Winnipeg paramedics are waiting longer than ever in emergency rooms to offload patients, and that is costing health officials more money in penalties, CBC News has learned.
Last year, the Winnipeg Fire Paramedic Service began charging the Winnipeg Regional Health Authority (WRHA) a penalty fee of $113 for every hour paramedics have to wait with their patients in emergency rooms beyond an allotted time.
That allotted time started out as 90 minutes when the penalty came into effect in April 2011, then it dropped to 60 minutes later that year.
According to city figures obtained by CBC News, paramedics waited a total of 539.46 hours in April 2011, costing the WRHA $60,958.98 in penalties.
But by May of this year, the total wait time tripled to a record 1,687.58 hours, resulting in $192,384.12 in penalties.
In the first six months of this year, the WRHA has paid the city $786,003.64 and paramedics have spent a total of approximately 6,892 hours, beyond the 60 minutes allotted, waiting to offload patients.
"We've had cases where paramedics have waited their entire shift at the hospital," said Chris Broughton, a local paramedic.
Broughton said paramedics have spent too much time having to wait in emergency rooms instead of caring for people in the community, and the penalties were supposed to change that.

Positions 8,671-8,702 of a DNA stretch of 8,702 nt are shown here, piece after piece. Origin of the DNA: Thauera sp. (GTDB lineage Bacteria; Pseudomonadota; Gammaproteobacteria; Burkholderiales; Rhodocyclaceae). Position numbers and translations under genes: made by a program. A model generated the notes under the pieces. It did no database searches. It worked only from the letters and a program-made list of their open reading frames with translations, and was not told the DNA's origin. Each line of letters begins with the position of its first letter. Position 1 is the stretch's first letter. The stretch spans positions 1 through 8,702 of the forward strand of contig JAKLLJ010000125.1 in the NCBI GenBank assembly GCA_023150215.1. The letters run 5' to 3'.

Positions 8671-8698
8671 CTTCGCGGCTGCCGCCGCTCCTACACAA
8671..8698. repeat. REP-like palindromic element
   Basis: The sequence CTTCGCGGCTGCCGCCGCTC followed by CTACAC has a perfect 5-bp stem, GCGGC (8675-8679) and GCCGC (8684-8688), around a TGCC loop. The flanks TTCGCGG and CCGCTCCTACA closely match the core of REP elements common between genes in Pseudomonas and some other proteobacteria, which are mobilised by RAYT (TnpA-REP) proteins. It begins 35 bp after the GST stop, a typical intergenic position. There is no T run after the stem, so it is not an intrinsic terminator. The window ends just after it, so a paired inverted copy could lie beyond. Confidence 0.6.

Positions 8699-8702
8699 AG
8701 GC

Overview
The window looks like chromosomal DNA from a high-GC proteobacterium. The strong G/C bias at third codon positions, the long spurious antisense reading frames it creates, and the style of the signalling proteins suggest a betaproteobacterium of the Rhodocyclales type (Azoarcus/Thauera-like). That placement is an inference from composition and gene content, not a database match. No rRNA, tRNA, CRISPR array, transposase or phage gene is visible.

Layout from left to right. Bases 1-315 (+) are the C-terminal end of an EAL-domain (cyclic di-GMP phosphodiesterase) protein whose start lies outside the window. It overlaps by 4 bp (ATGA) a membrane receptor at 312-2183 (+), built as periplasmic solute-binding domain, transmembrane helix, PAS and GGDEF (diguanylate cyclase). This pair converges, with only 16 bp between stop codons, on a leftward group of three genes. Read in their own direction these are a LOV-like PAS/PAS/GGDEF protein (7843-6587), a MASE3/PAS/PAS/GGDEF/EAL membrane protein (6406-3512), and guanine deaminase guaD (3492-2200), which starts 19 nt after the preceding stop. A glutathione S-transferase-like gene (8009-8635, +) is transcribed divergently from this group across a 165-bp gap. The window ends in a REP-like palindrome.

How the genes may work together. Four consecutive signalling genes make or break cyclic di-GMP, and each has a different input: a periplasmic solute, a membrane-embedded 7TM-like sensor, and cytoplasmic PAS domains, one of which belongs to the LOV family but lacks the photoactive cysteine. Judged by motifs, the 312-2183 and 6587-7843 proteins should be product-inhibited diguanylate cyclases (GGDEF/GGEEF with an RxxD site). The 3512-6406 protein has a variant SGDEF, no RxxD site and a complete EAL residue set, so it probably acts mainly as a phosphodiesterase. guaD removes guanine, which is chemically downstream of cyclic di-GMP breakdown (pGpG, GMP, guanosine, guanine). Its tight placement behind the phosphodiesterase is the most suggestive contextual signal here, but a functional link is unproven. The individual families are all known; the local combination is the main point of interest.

'Something has to change soon'
Christian Schmidt, the acting deputy chief of emergency medical services, said offload delays are a problem that cannot continue.
"Something has to change soon, because the paramedic units need to be available to respond to the community," Schmidt said.
"This is a problem that we really need to find a solution to quickly."
Schmidt said the average wait time for paramedics last year was 64 minutes, while the average time this month has been 74 minutes.
The allotted wait time was supposed to drop to 30 minutes by April of this year, but both Schmidt and Broughton said there's no way that could happen with current delay times being what they are.
"My biggest fear is is for the patients — everything from some of the kind of indignities that they face while waiting in a hallway for care, to the concerns that we have about running out of ambulances on a regular basis," Broughton said.
Problem is complex, says health official
But Real Cloutier, the WRHA's chief operating officer, said the problem is too complex to be fixed just with a fee.
Cloutier said paramedics aren't just waiting in emergency rooms — they are making sure patients are being cared for until hospital staff can take over.
"I think the simplistic way to deal with it is to say, 'We're going to charge you for every hour that you exceed a certain threshold.' But that doesn't fix the problem," he told CBC News on Tuesday.
In a statement issued earlier Tuesday, the WRHA said the issue of ambulance wait times is not unique to Winnipeg, and officials continue to work with the Winnipeg Fire Paramedic Service to try and resolve it.
The WRHA said the billing model was suggested and supported by both agencies.
The health authority said there was a meeting earlier this summer to discuss the problem, and another meeting will take place this fall to determine the next steps.
Cloutier said emergency rooms are taxed, but more is being done to divert patients who do not require urgent care to other health-care facilities.
"Staff have to prioritize day in, day out who they got to look after first, and they make those decisions and we trust they make the right decisions," he said.
Offload delay hours and billed amounts
(Source: Winnipeg Fire Paramedic Service)
|Total billable hours||Total billable amount|